*Also I saw it had to rise for 12 hours and was shocked. Twelve hours? And it uses quick rise yeast? Really. I checked it when I went to bed, which was 3 hours after mixed the dough and it had barely done anything. This morning though, (which for the record was only 10 hours later) it was perfect. So yes, blend this the night before you want it, and it does make a nice morning bread.
**It's extremely sticky which might be exaggerated by the Atlanta humidity, but I really don't think there is enough flour in it, or at very least, when rolling it out, you should make sure EVERYTHING is floured thoroughly. It says to lightly sprinkle flour on the dough before rolling it out, but I was too shy about this and it was a sticky mess that was hard to work with and hence make into a solid loaf. But again, being in Atlanta might be part of the problem.
***Another issue: the baking time. It says about 75 minutes at 450. Seriously? I can't think of anything that should cook that long at 450. Granted, I'm still kind of a newbie. I baked it for about half an hour, turned off the oven and let it sit for another 15 minutes and it came out a little brown in places. So I would say 35-40 minutes is probably sufficient. The 450 means that the crust will be pretty hard even though the bread is soft (right?). So (I think) if you want a less crusty crust you should bake it on a lower temperature (but even then I think 75 minutes is way too long). Someone more experienced than me can correct me if I'm wrong on the statement of making a softer crust. Oh, also if you want a less crusty crust you might want to avoid the egg wash. But it does make it pretty.
Here is the recipe in it's original form, with my comments above starred. If I ever make it again, I'll let you know what modifications I actually make. I think it's likely I will make it again. It's not too hard and requires less time where you have to keep an eye on it (by this I mean during the first rise you can sleep or do something productive which is usually not true of bread) and it tastes good. But like I said, it needs improvements.
Peanut Butter and Jelly Bread- One 8-inch loaf; 1 1/3 pounds -
Adapted from My Bread by Jim Lahey.
Ingredients1 large (about 60 grams) egg, beaten
2 cups plus 2 tablespoons (280 grams) bread flour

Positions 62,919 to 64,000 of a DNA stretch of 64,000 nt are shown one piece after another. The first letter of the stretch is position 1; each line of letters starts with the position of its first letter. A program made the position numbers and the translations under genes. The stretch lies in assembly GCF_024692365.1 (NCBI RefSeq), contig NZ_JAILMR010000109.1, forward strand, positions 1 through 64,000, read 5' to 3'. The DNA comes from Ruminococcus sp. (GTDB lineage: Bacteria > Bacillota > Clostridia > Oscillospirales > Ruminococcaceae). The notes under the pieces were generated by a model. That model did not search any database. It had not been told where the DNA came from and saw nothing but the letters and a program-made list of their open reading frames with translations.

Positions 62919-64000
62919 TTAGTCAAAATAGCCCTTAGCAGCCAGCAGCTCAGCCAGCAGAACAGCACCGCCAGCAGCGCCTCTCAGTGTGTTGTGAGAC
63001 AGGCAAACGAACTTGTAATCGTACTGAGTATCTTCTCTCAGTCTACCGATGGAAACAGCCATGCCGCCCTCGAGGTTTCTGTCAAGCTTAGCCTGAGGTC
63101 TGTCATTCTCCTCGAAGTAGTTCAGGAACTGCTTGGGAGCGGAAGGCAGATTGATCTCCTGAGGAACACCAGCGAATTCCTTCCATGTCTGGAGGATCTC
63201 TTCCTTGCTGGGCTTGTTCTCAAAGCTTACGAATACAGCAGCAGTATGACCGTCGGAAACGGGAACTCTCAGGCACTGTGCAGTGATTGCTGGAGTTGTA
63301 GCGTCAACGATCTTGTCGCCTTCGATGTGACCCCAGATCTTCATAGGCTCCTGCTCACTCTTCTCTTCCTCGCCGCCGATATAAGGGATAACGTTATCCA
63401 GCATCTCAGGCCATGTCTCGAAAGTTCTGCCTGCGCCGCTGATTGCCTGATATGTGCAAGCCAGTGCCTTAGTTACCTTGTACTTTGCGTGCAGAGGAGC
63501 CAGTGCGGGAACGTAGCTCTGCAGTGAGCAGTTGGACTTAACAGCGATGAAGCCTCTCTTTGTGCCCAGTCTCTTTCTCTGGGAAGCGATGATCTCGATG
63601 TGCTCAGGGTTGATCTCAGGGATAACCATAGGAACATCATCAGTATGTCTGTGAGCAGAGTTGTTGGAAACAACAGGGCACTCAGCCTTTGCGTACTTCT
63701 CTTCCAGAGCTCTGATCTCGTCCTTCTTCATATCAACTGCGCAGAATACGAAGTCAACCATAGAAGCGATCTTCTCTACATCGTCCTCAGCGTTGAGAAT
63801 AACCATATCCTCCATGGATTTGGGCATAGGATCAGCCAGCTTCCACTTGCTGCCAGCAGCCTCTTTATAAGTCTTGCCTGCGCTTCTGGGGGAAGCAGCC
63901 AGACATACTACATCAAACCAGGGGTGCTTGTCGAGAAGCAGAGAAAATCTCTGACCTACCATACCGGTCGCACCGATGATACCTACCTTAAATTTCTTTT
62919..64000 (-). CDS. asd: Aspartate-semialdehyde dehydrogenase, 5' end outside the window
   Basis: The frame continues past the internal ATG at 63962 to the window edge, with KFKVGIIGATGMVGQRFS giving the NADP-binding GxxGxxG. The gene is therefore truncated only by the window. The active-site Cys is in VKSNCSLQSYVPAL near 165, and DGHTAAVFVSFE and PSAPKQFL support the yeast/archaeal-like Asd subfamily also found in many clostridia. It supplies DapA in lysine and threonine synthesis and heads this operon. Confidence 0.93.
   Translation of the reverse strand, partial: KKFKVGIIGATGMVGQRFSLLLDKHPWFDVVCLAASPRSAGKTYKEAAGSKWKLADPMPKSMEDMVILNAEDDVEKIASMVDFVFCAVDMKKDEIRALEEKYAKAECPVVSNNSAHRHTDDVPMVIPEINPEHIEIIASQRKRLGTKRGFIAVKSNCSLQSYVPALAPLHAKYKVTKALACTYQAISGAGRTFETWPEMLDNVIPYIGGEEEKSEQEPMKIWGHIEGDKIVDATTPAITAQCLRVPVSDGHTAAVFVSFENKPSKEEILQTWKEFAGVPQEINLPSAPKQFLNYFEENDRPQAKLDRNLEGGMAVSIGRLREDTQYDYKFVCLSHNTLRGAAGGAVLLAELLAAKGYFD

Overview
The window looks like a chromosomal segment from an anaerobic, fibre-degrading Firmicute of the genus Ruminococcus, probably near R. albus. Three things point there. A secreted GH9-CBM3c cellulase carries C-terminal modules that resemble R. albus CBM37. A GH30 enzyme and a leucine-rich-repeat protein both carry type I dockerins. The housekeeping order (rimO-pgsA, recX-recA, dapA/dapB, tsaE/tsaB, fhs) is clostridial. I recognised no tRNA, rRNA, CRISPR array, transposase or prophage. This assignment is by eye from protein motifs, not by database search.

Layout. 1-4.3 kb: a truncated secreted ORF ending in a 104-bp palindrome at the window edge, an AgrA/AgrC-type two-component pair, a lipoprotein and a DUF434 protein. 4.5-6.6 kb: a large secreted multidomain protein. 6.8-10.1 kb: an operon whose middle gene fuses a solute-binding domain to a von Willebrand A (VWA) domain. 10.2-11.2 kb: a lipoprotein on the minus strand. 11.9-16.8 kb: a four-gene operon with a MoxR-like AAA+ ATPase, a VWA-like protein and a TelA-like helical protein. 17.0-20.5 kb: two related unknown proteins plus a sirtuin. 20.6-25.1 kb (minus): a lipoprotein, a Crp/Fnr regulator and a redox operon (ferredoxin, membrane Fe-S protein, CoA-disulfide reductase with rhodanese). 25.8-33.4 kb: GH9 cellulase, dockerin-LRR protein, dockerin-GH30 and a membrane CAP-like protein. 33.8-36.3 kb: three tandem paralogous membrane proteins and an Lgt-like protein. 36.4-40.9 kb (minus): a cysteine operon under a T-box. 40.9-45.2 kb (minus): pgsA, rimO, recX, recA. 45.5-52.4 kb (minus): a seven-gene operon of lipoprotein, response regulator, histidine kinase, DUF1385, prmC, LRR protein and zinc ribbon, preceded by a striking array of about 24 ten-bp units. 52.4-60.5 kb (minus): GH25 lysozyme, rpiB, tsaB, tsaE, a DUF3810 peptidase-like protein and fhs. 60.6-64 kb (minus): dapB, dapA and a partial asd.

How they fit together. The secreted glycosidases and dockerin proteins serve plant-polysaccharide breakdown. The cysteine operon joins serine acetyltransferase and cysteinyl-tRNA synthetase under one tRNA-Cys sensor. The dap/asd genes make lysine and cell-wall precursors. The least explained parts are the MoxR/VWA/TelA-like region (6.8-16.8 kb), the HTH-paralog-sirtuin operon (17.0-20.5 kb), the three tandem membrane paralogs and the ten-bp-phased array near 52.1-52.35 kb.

2 tablespoons (20 grams) whole wheat flour
3/4 teaspoon (4 grams) table salt
1/4 teaspoon (1 gram) instant or other active dry yeast
1 cup plus 2 tablespoons (260 grams) cool (55 to 65 degrees F) water
3 tablespoons (50 grams) unsalted smooth peanut butter
1/4 cup (35 grams) unsalted dry-roasted peanuts, whole
1/4 cup (35 grams) unsalted dry-roasted peanuts, roughly chopped
1/3 cup (100 grams) seedless fruit jam of choice
nonstick cooking spray
additional flour for dusting
Procedure1. Reserve 1 tablespoon of the beaten egg for glazing the bread. In a medium bowl, stir together the flours, salt, yeast, and the remaining egg. Blend the water and peanut butter in a blender until smooth (some settling will occur if this is left to stand, so blend just before using). Add mixture to the flour mixture and, using a wooden spoon or your hand, mix until you have a wet, sticky dough without any lumps, about 30 seconds. Stir in the whole peanuts until evenly distributed. Cover the bowl and let sit at room temperature until the surface is dotted with bubbles and the dough is more than doubled in size, about 12 hours**.
2. When the first rise is complete, sprinkle the surface of the dough with flour*. Use a bowl scraper or rubber spatula to scrape the dough out of the bowl in one piece. Lightly flour your hands and gently pat and pull the dough into a rough rectangle about 8 by 12 inches.
3. Now you're going to make a sort of jelly roll: Position the dough so a long side is in front of you. Spread the jam evenly over the surface of the dough, leaving a 1-inch border on all sides. Lift up the far side of the rectangle and fold one third of it over toward the center, then continue rolling up the remainder into a cylinder. With the seam on the bottom, tuck the ends of the roll under to seal them, so the jam doesn't ooze out during baking.
4. Lightly coat the loaf pan with cooking spray. Sprinkle half of the chopped peanuts into the bottom of the pan. Gently transfer the dough, seam side down, to the loaf pan. Sprinkle the remaining chopped peanuts onto the dough. Cover the dough with a towel and place it in a warm, draft-free spot to rise for 1 hour. The dough is ready when it has doubled. If you gently poke it with your finger, it should hold the impression. If it springs back, let it rise for another 15 minutes.
5. About 15 minutes before the end of the second rise, preheat the oven to 450°F, with a rack in the center.
6. Brush the top of the dough with the reserved beaten egg. Bake until golden, about 1 hour and 15 minutes***. If the peanuts start to darken, loosely cover the loaf with foil. Use pot holders to invert the pan onto a rack, remove the pan, and turn the bread right side up to cool thoroughly. (Don't dawdle--the bread will get soggy if it cools in the pan.)